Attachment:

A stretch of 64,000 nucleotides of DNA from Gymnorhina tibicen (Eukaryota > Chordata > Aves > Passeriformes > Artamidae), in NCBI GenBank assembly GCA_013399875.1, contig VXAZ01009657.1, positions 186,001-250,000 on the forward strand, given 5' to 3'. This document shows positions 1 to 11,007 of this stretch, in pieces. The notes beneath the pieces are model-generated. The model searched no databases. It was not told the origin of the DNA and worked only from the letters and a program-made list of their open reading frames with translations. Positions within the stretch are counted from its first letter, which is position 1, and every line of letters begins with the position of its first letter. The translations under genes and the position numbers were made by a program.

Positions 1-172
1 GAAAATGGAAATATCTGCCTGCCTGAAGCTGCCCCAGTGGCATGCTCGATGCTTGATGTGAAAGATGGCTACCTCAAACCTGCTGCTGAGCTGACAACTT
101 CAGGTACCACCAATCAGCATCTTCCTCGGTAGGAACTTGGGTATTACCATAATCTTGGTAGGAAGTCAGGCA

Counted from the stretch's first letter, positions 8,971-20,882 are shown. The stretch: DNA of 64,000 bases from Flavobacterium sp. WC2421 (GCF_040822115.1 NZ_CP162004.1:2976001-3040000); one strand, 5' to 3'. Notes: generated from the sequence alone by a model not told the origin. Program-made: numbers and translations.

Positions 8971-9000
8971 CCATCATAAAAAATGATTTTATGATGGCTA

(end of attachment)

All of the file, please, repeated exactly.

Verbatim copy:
A stretch of 64,000 nucleotides of DNA from Gymnorhina tibicen (Eukaryota > Chordata > Aves > Passeriformes > Artamidae), in NCBI GenBank assembly GCA_013399875.1, contig VXAZ01009657.1, positions 186,001-250,000 on the forward strand, given 5' to 3'. This document shows positions 1 to 11,007 of this stretch, in pieces. The notes beneath the pieces are model-generated. The model searched no databases. It was not told the origin of the DNA and worked only from the letters and a program-made list of their open reading frames with translations. Positions within the stretch are counted from its first letter, which is position 1, and every line of letters begins with the position of its first letter. The translations under genes and the position numbers were made by a program.

Positions 1-172
1 GAAAATGGAAATATCTGCCTGCCTGAAGCTGCCCCAGTGGCATGCTCGATGCTTGATGTGAAAGATGGCTACCTCAAACCTGCTGCTGAGCTGACAACTT
101 CAGGTACCACCAATCAGCATCTTCCTCGGTAGGAACTTGGGTATTACCATAATCTTGGTAGGAAGTCAGGCA

Counted from the stretch's first letter, positions 8,971-20,882 are shown. The stretch: DNA of 64,000 bases from Flavobacterium sp. WC2421 (GCF_040822115.1 NZ_CP162004.1:2976001-3040000); one strand, 5' to 3'. Notes: generated from the sequence alone by a model not told the origin. Program-made: numbers and translations.

Positions 8971-9000
8971 CCATCATAAAAAATGATTTTATGATGGCTA